Washington Post’s take on Wisconsin, land of persuadable voters

Every four years, when it seems like our state may be in play for the presidential race, we get some national attention like this video from the Washington Post.  Of course, beer and cheese are the starting point, but we all go there.  Wouldn’t be a stereotype if it weren’t true.  And checking the Miss Pronouncer Website before saying Fond du Lac would have been a good idea (hint: knowledge of French is not helpful).

Otherwise, the video does a good job of finding those elusive undecideds – though they seem to imply that they are so plentiful here you can’t swing a dead badger without hitting one.

The undecided, or late-deciding voters have always been a part of close elections.  We know from how traffic spikes on our election Web site, WisconsinVote.org on the Monday before a Tuesday vote, that many people are cramming in some late study before heading to the polls.  But with the electorate so divided, and most people firmly in one camp or the other, for the first time that I’ve seen, these undecideds have become curiosities.  Saturday Night Live parodied them with this faux political spot:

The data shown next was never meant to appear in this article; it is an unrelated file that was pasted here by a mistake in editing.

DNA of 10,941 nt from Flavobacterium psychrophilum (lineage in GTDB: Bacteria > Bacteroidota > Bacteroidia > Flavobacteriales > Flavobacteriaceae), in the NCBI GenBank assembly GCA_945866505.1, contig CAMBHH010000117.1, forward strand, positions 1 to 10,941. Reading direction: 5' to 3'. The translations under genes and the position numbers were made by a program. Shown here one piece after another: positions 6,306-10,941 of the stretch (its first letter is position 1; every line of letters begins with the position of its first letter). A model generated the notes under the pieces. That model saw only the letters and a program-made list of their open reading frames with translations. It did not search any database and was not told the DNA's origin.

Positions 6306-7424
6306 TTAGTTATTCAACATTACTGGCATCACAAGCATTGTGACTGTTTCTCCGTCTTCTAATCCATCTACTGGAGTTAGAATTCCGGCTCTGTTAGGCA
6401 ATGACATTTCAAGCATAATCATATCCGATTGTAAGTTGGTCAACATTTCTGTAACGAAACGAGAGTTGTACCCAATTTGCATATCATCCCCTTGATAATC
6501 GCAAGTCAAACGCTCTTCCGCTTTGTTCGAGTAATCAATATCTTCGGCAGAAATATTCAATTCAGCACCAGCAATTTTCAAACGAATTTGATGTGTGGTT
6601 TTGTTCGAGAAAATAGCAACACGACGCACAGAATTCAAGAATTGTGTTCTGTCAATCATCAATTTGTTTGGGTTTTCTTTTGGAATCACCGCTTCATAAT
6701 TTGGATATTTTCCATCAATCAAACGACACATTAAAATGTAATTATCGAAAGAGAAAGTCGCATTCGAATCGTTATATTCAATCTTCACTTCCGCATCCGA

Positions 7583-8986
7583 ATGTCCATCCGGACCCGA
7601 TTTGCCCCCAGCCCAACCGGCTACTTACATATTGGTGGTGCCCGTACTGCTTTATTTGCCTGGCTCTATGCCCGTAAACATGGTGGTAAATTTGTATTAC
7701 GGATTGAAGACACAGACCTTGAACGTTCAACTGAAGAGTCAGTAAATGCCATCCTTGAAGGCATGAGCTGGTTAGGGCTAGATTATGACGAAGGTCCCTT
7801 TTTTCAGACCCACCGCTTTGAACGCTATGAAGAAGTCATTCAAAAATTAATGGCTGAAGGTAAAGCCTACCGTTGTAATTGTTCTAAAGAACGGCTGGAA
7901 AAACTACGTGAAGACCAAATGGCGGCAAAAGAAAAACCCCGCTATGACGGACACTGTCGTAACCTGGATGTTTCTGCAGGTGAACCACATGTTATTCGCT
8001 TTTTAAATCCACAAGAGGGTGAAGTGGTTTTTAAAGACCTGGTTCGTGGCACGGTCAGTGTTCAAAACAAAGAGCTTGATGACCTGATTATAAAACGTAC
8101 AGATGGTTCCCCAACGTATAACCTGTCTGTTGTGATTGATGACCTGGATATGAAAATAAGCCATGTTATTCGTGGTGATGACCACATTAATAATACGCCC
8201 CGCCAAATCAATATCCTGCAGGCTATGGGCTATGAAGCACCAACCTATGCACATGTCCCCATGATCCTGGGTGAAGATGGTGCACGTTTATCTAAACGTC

What’s unique about Wisconsin’s undecideds is, even if they have trouble making a decision they do decide to vote.  According to the accompanying article, these Wisconsin voters “seem to be ready to go on gut instinct if necessary when they mark their ballots. Which brings up another fact about Wisconsin: Wisconsinites vote in droves. They believe in being good citizens. In 2008, more than 72 percent cast a presidential ballot…”

One of the most interesting undecideds in the video and article is Mary Shultis.  The Sheboygan candy maker, interviewed while making caramel apples, has voted for the winner in every election since Nixon in ’72.  I’m curious who she’ll settle on. As Mary Shultis goes, so may the nation.

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